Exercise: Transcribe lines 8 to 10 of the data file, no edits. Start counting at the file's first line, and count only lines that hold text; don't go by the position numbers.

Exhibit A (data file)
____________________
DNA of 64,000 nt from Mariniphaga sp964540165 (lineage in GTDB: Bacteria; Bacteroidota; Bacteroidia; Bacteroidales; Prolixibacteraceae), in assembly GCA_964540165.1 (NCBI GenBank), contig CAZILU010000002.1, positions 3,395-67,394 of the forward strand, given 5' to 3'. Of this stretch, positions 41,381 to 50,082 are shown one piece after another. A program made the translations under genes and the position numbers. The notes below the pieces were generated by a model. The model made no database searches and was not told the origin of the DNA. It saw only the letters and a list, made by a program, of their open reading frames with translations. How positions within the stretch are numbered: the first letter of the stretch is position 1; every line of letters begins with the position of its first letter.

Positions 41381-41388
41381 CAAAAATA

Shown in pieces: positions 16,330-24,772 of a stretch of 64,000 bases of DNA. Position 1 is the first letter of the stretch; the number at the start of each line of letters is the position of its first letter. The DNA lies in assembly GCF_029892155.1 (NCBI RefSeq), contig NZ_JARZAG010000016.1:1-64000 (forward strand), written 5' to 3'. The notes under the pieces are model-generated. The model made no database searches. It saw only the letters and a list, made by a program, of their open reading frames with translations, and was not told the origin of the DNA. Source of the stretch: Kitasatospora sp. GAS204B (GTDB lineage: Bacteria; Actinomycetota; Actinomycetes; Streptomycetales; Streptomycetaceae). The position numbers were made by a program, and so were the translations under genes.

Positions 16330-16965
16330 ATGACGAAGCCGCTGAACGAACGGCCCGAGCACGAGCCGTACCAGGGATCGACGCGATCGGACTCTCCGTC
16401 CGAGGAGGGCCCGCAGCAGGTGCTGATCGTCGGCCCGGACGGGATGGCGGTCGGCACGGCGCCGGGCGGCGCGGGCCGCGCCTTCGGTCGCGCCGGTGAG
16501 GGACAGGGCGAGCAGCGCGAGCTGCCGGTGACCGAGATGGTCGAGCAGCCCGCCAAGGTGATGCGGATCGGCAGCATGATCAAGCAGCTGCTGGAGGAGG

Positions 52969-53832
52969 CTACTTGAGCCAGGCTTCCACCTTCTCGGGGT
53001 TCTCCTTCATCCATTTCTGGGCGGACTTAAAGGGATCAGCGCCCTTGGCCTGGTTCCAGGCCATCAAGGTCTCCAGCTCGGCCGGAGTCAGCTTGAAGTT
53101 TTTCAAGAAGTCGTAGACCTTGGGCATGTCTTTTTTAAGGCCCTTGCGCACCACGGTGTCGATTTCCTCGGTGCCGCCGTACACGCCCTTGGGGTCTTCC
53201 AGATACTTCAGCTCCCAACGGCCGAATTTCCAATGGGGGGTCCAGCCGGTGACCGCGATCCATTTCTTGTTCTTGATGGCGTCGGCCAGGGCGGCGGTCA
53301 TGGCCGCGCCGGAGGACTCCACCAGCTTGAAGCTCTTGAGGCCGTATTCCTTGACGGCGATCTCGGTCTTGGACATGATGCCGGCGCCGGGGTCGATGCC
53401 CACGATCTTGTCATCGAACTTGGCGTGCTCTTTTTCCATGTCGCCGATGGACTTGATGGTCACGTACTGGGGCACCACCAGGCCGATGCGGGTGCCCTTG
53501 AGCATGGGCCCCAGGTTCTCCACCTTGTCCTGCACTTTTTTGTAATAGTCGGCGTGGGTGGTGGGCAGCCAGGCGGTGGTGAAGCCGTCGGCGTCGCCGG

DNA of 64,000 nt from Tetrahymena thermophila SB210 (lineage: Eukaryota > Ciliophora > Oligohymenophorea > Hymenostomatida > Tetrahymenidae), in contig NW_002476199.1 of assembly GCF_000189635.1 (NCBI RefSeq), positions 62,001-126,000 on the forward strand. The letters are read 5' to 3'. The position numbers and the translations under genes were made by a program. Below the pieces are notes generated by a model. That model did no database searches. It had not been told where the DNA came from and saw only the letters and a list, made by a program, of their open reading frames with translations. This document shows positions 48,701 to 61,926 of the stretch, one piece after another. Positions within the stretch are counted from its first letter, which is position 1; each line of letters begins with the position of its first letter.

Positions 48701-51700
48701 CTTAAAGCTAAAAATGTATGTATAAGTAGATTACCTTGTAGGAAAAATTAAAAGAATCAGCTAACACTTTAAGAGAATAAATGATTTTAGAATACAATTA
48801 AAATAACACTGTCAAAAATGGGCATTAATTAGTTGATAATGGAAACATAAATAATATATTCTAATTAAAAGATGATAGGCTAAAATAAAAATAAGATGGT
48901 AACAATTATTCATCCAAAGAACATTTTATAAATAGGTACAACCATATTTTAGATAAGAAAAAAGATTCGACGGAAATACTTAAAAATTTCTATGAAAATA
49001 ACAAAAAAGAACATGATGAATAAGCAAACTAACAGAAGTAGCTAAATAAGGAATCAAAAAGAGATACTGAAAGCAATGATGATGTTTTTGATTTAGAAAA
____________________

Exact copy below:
16501 GGACAGGGCGAGCAGCGCGAGCTGCCGGTGACCGAGATGGTCGAGCAGCCCGCCAAGGTGATGCGGATCGGCAGCATGATCAAGCAGCTGCTGGAGGAGG

Positions 52969-53832
52969 CTACTTGAGCCAGGCTTCCACCTTCTCGGGGT